The Procession

main image

Why do we have a procession from the back of the Church to begin Mass? As with the past topics we have covered, the physical actions we perform in our Faith convey a message which would take much longer to say with words. Case in point, the procession takes about a minute, while its explanation takes 3-4 minutes.

A procession always has a destination; you process to something. In our case, we process to the altar which represents Christ, so at its foundation it is a procession toward God.

Now while it is technically only the ministers who process down the aisle, they represent the larger assembly. One of the reasons we all face the same direction in the pews is to reflect this. We are all moving in the same direction, moving toward God. This unified movement toward God is very important, for it is a reflection on how all of us outside of Mass should be living our life, toward God. We are growing in holiness together, not as individuals.

The more unified in this act we are, the smoother and easier the road, the procession, will be. If you have ever been to a Packer Game or any stadium environment, you probably have experienced the same frustration I have when encountering someone who is walking against the flow of traffic. It causes a ripple of chaos.

The same holds true when someone stops suddenly or is just standing there. It causes great disruption. So it is on our spiritual procession toward God, the more we grow in the holiness, the less we move away from God or stop because of sin, the quicker and easier it is for not only ourselves to reach him, but others as well.

It is one of the strange yet beautiful aspects of our Faith, when we grow in holiness, the people it benefits the most are those around us. We make it easier for them to move to God. So the procession before Mass represents the procession of all of our lives. Our procession toward holiness, our procession toward God.


Sign of the Cross

main image

We begin the Mass and every prayer with the Sign of the Cross.

The Sign of the Cross is uniquely Catholic. If you have ever prayed with another Christian, you may have noticed that they do not begin or end with the signing themselves. So, if you see someone make the sign of the cross, they are almost always Catholic.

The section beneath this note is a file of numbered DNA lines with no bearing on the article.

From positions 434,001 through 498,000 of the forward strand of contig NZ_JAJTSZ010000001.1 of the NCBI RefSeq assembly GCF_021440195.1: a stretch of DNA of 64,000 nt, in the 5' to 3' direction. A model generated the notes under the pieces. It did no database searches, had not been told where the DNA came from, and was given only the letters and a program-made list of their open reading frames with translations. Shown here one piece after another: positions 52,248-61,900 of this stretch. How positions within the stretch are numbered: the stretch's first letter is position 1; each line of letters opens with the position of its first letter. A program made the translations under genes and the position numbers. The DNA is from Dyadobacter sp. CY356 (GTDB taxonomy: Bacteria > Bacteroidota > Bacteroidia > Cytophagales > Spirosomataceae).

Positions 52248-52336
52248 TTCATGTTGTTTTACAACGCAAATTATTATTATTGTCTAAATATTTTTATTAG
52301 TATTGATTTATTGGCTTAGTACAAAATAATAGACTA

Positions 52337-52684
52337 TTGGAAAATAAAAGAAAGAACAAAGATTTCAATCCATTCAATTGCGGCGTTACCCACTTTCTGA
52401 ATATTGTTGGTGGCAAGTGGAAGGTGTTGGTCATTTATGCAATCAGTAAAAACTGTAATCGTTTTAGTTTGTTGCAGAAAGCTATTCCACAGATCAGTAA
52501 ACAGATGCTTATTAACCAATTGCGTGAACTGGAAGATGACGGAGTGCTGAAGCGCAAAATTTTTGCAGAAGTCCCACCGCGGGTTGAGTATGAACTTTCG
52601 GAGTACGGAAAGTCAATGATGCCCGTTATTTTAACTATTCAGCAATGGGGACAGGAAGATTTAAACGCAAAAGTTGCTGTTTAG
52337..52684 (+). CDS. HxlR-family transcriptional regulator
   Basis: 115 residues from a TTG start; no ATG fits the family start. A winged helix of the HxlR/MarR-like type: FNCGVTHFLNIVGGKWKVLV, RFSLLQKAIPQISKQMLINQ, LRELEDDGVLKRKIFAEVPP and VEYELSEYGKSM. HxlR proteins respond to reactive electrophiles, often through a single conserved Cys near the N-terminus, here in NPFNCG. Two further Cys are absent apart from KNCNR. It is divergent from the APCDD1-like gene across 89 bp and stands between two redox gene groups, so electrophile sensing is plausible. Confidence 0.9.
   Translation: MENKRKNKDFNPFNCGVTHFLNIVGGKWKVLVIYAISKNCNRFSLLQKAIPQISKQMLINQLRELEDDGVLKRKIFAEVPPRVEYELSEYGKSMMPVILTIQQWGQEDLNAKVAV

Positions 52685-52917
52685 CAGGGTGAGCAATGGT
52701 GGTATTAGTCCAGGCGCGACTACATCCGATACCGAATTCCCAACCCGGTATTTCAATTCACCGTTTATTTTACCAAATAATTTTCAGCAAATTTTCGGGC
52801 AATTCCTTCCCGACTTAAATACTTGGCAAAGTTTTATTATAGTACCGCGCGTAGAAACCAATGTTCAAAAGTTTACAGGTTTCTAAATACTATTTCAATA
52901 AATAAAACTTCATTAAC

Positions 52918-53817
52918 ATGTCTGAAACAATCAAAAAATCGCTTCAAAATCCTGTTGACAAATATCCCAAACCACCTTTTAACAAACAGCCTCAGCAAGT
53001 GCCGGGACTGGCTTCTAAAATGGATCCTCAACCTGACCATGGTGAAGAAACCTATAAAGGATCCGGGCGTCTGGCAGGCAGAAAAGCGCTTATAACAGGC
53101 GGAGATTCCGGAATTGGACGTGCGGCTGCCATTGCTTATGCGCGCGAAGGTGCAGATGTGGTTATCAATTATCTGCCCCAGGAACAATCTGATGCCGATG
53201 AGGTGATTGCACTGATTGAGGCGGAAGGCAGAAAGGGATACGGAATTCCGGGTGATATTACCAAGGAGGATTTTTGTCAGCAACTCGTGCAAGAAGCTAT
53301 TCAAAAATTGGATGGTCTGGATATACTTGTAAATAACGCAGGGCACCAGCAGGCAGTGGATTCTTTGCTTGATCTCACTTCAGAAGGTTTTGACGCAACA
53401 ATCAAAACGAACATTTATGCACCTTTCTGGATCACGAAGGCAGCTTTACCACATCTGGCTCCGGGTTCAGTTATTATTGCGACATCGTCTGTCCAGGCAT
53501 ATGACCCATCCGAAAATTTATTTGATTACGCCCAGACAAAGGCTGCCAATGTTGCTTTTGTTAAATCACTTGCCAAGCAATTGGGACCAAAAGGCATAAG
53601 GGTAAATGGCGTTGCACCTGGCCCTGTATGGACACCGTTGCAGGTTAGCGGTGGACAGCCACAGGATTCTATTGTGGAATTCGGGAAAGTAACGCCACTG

With any outward action, there is something being expressed, and something being internalized. When we make the Sign of the Cross, we are not only expressing that we are Catholic, but also what we believe. We express our belief in the Triune God, that God is a Trinity, Father, Son and Holy Spirit. We have been saved by Christ and his cross.

What is being internalized when we make the Sign of the Cross are many things, but I want to focus on the three which reflect the action we do. When we make the Sign of the Cross we begin by touching our forehead, a reminder to us that we are called to know God, we then touch our chest which contains the heart, we are called to love God, finally we touch our shoulders, we are called to serve God as we carry the Gospel upon us.

You can see why this is a perfect way to begin Mass and every prayer. For every prayer helps us to know God more, love him more, and be inspired to serve him more.

Romano Guardini, who was a priest, had this to say about the sing of the cross:

“It is the holiest of all signs. Make a large cross, taking time, thinking what you do. Let it take in your whole being—body, soul, mind, will, thought, feelings, your doing and not-doing—and, by signing it with the cross, strengthen and consecrate your whole self in the strength of Christ, in the name of the triune God.”

On Bended Knee

main image

Fr. Timothy Schumaker shares reflections on some of the signs, symbols and gestures of our Catholic faith that we do so easily, to remind us why we do things so that we can bring more intentionality into them when we do them.

Why, when we enter and exit our pew, do we genuflect? The first thing we need to keep in mind is who we are genuflecting to, now obviously that is God, but we genuflect in a particular way to Jesus in the Eucharist.

You may notice that when Father Dennis and I come to the foot of the sanctuary we bow, that is because our tabernacle is not directly behind the altar, if it was, we would genuflect.

Now at its core, genuflecting is a gesture of obedience and humility as well as a sign of respect. In the Middle Ages when coming in the presence of a king one would genuflect with their left knee. Catholics genuflect to God with their right knee to show that God is not only a earthly king, but a heavenly one.

But there is something to this act which I did not even consider until I was doing research for this reflection. And that is that the very posture of genuflecting places us in a unbalanced and a vulnerable state. When genuflecting, we are easily pushed down, we are physically in a compromised position, we are at the mercy of the one we are genuflecting to.

The symbolism of this is clear, every time we genuflect we are placing our life at the mercy of God. We are speaking with our bodies and saying, Lord, I place myself, my life, at your mercy, to obey you in humility and respect, I place all of the sufferings, anxieties, all of the joys, of my life before you. They are all yours, do with them what you will. The beautiful part is that we are doing this to a God who has placed himself at our mercy, containing himself in a piece of bread, we are just doing to God what he has already done for us.

12345678910 ... 6566